“This part of medical treatment has been, to this day, too much neglected, because, to our eyes this more or less ex-organic body seemed not fit for medical treatment, and because our ears have been accustomed to hear that surgical operation only is of any use we have left aside the internal treatment, which will often be crowned with far more success than is generally expected. Not the least process in the human body, morbid or natural, can take place without the whole constitution taking some part in it. We cannot expect that an organ of the body, be it ever so small can become affected quite independently of the organism, but rather that it becomes affected in consequence of a morbid process existing, though not seen, in the organism itself. I am as far from admitting such confined notions, as I would be right to admit that the very same organ has no common tie with the rest of the body, and is not one constituent part of it, by its nerves, its vessels, and all its texture.
“If, therefore, one part of the body is diseased, we must not direct our treatment to it solely, and use what is called local treatment alone. We must act on the whole constitution in the same way as we would direct our attention to the whole tree when it bears decayed fruit. In this case, and for this very simple reason, it is not only advisable, but necessary, to have internal treatment, and this way of attending to disease will prevent many a failure, and the harm which might ensue from local treatment. In a case of cataract, therefore, the whole constitution must be acted upon, as in all diseases. Our Materia Medica has many a remedy against such a state.”
The remedies reckoned the most important by Dr. Malan are Sulph., Silicea, Causticum, Cann. Sat., Phosph., Calc and Conium.
The cause is psora; the remedies principally antipsorics. Accidental symptoms to be removed by apsorics.
He concludes: “It is not possible to say that, in this or that species of cataract, this or that remedy will cure. The tout ensemble of the symptoms must always decide us in the choice of the remedy; and in all cases, no second remedy is to be given before the first has exhausted its action.”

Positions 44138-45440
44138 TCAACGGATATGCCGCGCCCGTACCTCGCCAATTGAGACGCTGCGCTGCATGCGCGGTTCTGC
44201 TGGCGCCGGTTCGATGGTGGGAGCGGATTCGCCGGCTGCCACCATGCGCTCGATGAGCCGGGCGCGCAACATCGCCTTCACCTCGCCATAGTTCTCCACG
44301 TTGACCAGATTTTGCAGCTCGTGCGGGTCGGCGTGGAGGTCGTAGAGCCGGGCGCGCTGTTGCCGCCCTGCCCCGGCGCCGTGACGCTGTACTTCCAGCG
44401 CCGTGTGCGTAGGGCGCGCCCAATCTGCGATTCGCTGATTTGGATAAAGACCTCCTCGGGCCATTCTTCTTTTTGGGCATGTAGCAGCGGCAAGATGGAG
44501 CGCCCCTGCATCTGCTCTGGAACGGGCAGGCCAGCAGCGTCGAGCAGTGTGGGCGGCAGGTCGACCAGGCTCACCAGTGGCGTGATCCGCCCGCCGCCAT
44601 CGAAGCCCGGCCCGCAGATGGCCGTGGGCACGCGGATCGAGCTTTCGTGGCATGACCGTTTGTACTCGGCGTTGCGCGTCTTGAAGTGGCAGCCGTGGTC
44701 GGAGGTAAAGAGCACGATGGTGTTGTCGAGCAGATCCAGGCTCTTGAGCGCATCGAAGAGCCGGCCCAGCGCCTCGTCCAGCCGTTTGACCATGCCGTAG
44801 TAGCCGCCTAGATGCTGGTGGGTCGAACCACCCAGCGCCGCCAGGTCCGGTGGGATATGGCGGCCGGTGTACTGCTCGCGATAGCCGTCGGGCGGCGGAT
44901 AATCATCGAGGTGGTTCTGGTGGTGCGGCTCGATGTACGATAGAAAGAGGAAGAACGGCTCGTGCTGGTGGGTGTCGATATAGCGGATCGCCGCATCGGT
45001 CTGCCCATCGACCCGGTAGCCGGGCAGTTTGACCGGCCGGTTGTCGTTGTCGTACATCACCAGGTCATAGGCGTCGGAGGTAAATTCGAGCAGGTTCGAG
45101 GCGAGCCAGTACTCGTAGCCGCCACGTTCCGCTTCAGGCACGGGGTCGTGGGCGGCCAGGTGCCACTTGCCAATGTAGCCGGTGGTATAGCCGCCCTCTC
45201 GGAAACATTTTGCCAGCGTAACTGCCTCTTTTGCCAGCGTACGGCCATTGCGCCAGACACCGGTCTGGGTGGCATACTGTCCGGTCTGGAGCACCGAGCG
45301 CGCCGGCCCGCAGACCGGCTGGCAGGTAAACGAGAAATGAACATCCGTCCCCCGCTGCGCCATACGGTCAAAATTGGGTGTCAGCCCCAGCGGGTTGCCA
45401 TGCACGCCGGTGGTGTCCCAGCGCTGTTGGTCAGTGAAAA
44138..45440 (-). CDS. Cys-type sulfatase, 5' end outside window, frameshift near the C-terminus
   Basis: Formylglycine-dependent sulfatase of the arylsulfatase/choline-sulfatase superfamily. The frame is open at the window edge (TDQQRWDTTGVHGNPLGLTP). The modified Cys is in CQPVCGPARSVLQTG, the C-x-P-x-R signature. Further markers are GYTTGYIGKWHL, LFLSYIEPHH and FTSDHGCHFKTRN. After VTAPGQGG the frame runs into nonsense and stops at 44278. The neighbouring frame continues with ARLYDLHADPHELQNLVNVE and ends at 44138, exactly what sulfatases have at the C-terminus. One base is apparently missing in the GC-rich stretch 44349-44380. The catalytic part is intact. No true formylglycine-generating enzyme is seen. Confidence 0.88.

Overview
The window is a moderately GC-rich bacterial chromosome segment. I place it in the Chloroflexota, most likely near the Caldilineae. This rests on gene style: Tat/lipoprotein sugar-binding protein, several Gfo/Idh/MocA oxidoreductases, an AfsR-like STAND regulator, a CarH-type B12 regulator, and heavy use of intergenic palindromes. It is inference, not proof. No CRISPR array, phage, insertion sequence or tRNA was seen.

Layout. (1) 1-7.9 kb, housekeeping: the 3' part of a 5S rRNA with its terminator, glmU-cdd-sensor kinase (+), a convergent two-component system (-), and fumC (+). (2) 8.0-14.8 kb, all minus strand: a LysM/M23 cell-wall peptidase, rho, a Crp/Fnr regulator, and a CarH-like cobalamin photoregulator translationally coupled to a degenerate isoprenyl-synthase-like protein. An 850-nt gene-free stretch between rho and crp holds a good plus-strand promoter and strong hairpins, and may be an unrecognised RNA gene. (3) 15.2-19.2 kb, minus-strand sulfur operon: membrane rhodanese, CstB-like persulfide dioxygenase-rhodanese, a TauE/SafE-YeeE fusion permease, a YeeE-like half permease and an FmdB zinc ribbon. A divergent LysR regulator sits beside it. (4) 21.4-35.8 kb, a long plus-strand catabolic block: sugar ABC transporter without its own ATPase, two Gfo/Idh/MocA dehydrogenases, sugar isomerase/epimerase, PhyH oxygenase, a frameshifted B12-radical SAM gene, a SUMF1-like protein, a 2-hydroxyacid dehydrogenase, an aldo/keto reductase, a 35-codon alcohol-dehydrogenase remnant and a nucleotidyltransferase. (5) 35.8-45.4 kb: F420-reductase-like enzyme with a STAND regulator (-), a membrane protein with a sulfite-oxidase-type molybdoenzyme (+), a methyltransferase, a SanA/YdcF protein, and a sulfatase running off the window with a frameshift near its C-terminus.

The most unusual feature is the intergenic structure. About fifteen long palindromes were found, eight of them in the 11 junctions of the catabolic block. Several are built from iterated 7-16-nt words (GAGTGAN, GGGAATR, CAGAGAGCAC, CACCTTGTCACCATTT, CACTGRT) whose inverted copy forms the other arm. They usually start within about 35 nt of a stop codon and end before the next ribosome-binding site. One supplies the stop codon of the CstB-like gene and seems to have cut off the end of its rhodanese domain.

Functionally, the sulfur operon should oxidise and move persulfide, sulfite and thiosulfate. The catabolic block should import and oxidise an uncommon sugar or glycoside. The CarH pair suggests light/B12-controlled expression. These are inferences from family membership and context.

Dr. Malan’s cases:
CASE I.-In the spring of 1841, a lady of about sixty years of age applied for homoeopathic treatment, and came to my notice under the following circumstances: She had for two or three years past gradually lost the sight, first of one eye and then of the other-both affected with cataract, now complete-and had for some months previous entirely lost her sight. Monsieur Maunoir, whose name is authority in such matters, had advised the operation to be made as the season was favourable; he considered the case to be one of complete and ripe cataract of the lens. However, the lady being strongly advised by her friends to apply to homoeopathy, and as she could not better employ the intermediate time until the operation could take place, she called in an old homoeopathic practitioner, whom I joined later. He prescribed Silicea, then Cann. Sat., and then Sulph., and the cataract improved so rapidly that the patient, after a few month’s treatment, travelled to a distant country, Russia, and from thence she wrote to me that, her sight having still continued to improve, she was now enjoying it as completely as she could ever expect at her age.
CASE II.-In November, 1844, a man of strong constitution and lymphatic temperament, fifty-one years of age, applied to me under the following circumstances: He had had cataract of the right eye, ripe for some years, and one of the left, which had been ripe only a few months. Mons. Maunoir had operated on the right eye three times, but without any success; the third operation took place four weeks before applying to me. Ever since, the patient had suffered from a violent inflammation of the whole eye; the sclerotica was much injected, the cornea opaque: there was great photophobia, a constant discharge of tears, and complete loss of sight. Besides, the eye-ball had partially emptied itself, the patient had lost his appetite; there was great thirst and much fever.
I prescribed Aconite (3/5) pulv. ij., next day Belladonna (2/20), a teaspoonful three times a day until amelioration.
On the 15th of November there was a great change, but the cornea remained opaque, the eye-ball partly shrunk, and the patient was made aware of the complete loss of that eye. Merc, Sol. (3/15).
On November 22, all the inflammatory symptoms of the right eye had disappeared; the left one presented a thick whitish opacity of the lens; the pupil was dilated, but mobile. The patient had certainly lost the sight of the right eye, and with the left he could only distinguish day from night, but was unable to guide himself. He was led about by his servant. Sulph. (3/30) was given dry on tongue.